Originally released in the early seventies and recently resurrected by Penguin, Don’t Point That Thing At Me is the first in a trilogy starring Charlie Mortdecai, an aristocratic, narcissistic and ruthless antique dealer, accomplished fencer (of stolen property) and occasional hitman. Accompanied by his trusty manservant/vicious thug Jock, Mortdecai attempts to make a profit from stolen artwork and stay alive in the face of constant peril. Frequently witty and sporadically unpleasant, it’s a raucous ride across England and the US as Mortdecai struggles to stay one step ahead of whoever seems to be after his life at that current moment.
Every chapter starts the same way, a woozy awakening from the previous day’s incidents and imbibements, and a cup of tea served by Jock (often accompanied by a hair of the dog that bit him.) He spends his days drinking, insulting and scheming, and the novel starts with him trying to palm off a stolen Goya. After being interrogated by the secret police, he finds himself being pulled into performing a service for them, which soon becomes more and more complicated.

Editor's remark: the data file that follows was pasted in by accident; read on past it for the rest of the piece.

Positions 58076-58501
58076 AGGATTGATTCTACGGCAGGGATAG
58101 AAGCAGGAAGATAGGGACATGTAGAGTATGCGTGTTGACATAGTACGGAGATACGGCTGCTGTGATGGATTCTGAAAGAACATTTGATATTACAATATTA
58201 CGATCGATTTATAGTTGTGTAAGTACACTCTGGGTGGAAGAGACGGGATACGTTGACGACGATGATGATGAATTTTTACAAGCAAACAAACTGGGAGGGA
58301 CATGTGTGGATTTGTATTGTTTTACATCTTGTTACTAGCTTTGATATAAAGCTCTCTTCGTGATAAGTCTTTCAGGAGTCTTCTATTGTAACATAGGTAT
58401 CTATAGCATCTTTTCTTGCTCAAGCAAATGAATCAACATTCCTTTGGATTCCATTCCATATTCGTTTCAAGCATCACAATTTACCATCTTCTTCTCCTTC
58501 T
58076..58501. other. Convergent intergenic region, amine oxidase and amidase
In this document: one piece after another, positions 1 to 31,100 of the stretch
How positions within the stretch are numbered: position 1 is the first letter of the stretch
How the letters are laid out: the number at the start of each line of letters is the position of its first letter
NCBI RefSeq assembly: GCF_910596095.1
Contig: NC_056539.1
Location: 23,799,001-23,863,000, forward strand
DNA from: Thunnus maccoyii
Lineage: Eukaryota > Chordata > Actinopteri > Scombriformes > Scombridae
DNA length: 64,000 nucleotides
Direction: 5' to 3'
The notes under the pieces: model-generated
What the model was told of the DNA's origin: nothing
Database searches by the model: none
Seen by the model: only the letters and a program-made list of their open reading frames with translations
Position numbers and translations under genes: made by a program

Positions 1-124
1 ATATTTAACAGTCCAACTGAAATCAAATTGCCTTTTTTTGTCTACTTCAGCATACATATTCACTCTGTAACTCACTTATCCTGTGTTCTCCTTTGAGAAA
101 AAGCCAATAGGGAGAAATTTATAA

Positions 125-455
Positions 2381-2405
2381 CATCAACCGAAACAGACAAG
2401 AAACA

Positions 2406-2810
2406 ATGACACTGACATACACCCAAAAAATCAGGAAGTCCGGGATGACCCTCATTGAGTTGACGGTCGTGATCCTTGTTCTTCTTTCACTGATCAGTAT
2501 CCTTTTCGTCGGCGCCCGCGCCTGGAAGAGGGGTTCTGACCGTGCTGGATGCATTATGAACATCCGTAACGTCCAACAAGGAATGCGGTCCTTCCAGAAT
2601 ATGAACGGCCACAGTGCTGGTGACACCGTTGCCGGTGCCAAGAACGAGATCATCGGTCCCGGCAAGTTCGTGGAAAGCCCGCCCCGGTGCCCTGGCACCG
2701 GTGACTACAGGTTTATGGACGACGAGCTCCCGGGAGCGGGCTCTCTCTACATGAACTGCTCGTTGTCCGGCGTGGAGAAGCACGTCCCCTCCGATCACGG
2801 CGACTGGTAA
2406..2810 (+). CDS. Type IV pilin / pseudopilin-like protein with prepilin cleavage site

The plot moves along at a fair pace, laying on the farce as Mortdecai slips further and further down the pit of his own making, and yet his constant self-deprecation and amusing riffs on things keep it upbeat. Politically incorrect, amoral and thoroughly uncaring for anything but his own interests, Mortdecai is a nasty, self-absorbed and yet oddly charming fellow. Stylistically, his narration does conjour up thoughts of Wodehouse – but this can be read as being an affectation of the pompous and self-obsessed Mortdecai. He sees himself as being a carefree fellow in the mould of Bertie Wooster, and makes various references to Wodehouse’s famous characters as he goes about his day, trying to put an upbeat spin on his shady life. There is a vulnerability to him in this, even if it is masked by his bravado and he seems unlikely to learn from his darker moments.
Overall, it’s a fun and politically incorrect slice of comedic writing, filled with witty banter and an intriguing set of set pieces.